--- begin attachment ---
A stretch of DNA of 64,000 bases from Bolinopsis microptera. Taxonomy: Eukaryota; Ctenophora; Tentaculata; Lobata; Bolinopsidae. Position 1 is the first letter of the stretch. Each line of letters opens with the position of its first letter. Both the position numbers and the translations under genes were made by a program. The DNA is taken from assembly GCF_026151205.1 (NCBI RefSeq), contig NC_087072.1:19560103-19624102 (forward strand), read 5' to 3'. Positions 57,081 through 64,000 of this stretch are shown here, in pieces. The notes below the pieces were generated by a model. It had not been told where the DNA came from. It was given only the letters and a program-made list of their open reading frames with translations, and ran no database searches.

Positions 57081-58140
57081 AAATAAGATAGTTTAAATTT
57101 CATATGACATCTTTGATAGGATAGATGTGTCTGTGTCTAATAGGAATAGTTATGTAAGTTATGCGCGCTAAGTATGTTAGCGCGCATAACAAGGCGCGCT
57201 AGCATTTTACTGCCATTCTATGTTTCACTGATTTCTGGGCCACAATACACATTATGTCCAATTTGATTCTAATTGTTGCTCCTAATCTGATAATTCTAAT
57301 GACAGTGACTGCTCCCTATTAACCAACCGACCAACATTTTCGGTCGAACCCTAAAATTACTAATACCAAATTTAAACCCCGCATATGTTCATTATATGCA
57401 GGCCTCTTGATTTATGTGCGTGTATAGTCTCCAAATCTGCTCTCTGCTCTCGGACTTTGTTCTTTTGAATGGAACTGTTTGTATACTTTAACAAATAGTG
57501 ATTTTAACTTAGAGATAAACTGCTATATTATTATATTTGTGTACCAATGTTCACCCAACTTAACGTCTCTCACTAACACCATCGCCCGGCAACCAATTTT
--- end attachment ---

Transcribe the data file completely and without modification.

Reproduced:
A stretch of DNA of 64,000 bases from Bolinopsis microptera. Taxonomy: Eukaryota; Ctenophora; Tentaculata; Lobata; Bolinopsidae. Position 1 is the first letter of the stretch. Each line of letters opens with the position of its first letter. Both the position numbers and the translations under genes were made by a program. The DNA is taken from assembly GCF_026151205.1 (NCBI RefSeq), contig NC_087072.1:19560103-19624102 (forward strand), read 5' to 3'. Positions 57,081 through 64,000 of this stretch are shown here, in pieces. The notes below the pieces were generated by a model. It had not been told where the DNA came from. It was given only the letters and a program-made list of their open reading frames with translations, and ran no database searches.

Positions 57081-58140
57081 AAATAAGATAGTTTAAATTT
57101 CATATGACATCTTTGATAGGATAGATGTGTCTGTGTCTAATAGGAATAGTTATGTAAGTTATGCGCGCTAAGTATGTTAGCGCGCATAACAAGGCGCGCT
57201 AGCATTTTACTGCCATTCTATGTTTCACTGATTTCTGGGCCACAATACACATTATGTCCAATTTGATTCTAATTGTTGCTCCTAATCTGATAATTCTAAT
57301 GACAGTGACTGCTCCCTATTAACCAACCGACCAACATTTTCGGTCGAACCCTAAAATTACTAATACCAAATTTAAACCCCGCATATGTTCATTATATGCA
57401 GGCCTCTTGATTTATGTGCGTGTATAGTCTCCAAATCTGCTCTCTGCTCTCGGACTTTGTTCTTTTGAATGGAACTGTTTGTATACTTTAACAAATAGTG
57501 ATTTTAACTTAGAGATAAACTGCTATATTATTATATTTGTGTACCAATGTTCACCCAACTTAACGTCTCTCACTAACACCATCGCCCGGCAACCAATTTT